These amazing athletes are the ones that educate our community each day so that the "r-word" is not accepted.
If you want to join us in building a world of respect and connectedness, then your directive is clear and simple: be good to people with intellectual disabilities.
We decided to take a stand to make our school a more inclusive and welcoming place. To do so, we believed our school needed to stop using the R-word.
According to some of my friends who are athletes in Special Olympics, when they hear the word 'retard' being used in that context, they feel hurt, anger, sadness, disgust -- and I even heard "It's like a knife cutting into my heart."
It's hard enough for a typical child to keep up with the hyper-competitive scene that is youth sports today. But if your child has autism, he or she can barely get into the game from the get go.
This week's Chicken Soup For The Soul Moment is about a boy who inspires through his participation in the Special Olympics. Ian Shepherd participates in the Special Olympics not only for himself but to help inspire and teach other athletes.
The journey to get here and compete is your first victory. And if you do compete and do the best that you can do, whenever you cross the finish line, you will be a champion.
I wake up every morning appreciating my life today. I'm doing a little bit of everything that I never thought I could do, and that people said I never could.
When I stood on the Havana shore for the fifth time and looked out at the faraway horizon, to be honest, I was intimidated.
I was born with cerebral palsy because I did not get oxygen for five minutes at birth. When I was just a few days old, the doctors told my parents that there was a very good chance that I would never sit up or swallow. The doctors were wrong.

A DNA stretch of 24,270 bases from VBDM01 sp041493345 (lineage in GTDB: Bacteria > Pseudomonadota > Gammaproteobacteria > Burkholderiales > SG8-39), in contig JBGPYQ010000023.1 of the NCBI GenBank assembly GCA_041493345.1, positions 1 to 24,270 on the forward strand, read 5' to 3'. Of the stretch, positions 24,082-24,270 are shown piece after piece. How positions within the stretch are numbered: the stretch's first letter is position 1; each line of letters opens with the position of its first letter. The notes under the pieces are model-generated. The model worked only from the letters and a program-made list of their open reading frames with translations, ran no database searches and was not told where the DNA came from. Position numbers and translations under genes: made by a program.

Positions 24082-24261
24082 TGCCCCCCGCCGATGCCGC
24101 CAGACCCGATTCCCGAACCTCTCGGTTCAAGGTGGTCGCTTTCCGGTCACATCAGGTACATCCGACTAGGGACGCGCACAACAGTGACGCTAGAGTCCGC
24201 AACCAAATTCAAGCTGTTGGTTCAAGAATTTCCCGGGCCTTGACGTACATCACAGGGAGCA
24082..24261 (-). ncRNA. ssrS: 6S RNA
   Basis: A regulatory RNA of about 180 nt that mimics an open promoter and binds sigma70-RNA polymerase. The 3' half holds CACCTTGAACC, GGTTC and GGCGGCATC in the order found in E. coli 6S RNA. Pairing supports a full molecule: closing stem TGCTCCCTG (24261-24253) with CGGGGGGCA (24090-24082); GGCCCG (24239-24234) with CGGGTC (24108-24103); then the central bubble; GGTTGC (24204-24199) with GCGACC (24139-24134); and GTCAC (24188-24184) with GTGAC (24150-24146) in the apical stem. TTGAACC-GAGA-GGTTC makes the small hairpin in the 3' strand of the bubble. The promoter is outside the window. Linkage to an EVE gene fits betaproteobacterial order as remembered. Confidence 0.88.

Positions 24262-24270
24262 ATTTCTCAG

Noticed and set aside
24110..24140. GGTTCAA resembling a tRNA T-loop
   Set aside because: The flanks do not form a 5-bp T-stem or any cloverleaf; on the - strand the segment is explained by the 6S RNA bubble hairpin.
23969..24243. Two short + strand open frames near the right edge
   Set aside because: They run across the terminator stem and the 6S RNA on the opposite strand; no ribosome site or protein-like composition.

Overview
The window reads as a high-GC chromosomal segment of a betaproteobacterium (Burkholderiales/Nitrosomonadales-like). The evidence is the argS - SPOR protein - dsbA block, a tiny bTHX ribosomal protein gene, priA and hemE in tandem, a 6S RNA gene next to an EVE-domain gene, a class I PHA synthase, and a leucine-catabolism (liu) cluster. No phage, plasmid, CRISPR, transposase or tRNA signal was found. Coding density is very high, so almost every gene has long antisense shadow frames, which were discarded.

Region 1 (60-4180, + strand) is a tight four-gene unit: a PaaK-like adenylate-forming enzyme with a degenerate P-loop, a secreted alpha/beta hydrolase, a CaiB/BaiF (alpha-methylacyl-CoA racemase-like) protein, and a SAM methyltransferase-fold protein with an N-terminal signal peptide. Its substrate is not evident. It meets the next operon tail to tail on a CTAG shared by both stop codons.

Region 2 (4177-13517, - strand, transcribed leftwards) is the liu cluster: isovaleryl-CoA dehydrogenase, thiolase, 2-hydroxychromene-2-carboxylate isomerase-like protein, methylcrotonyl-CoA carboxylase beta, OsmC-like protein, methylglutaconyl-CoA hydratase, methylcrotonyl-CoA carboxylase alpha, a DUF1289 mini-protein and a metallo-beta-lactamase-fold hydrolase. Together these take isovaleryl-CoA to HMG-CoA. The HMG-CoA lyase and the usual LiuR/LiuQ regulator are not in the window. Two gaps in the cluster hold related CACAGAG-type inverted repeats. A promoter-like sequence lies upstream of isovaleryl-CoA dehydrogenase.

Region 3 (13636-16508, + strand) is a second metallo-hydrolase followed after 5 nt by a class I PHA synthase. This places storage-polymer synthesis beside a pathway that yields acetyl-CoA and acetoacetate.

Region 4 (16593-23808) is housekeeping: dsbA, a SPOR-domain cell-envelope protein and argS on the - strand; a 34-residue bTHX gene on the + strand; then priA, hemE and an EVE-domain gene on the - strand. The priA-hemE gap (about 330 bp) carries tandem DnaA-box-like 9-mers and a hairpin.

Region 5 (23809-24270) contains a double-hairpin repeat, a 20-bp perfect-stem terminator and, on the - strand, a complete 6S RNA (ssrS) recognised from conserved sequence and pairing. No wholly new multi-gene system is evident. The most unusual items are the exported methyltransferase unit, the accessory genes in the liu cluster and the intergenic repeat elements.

Like every kid, I had a dream growing up. Mine was to be a baseball player. To many around me, because of my right arm, it was an impossible dream.
Whether you're hoping to see a city at its best, be apart of the excitement or enjoy once-in-a-lifetime activities, there are plenty of reasons to follow the crowds.
When someone says I can't pitch, or I can't run, I go ahead and motivate myself to do that to show them that I can do everything that they said I can't do.
People with intellectual disabilities get less and lower quality health care -- or no health care. They experience much higher rates of preventable disease, chronic pain and premature death.
When the people we entrust with our health and wellbeing use the term "retarded," they grant legitimacy to a word that has been deemed offensive by the culture at large. They cause harm to the very people they have pledged to heal.
Social inclusion is the next major step in realizing an education dream that promises to serve every child equally.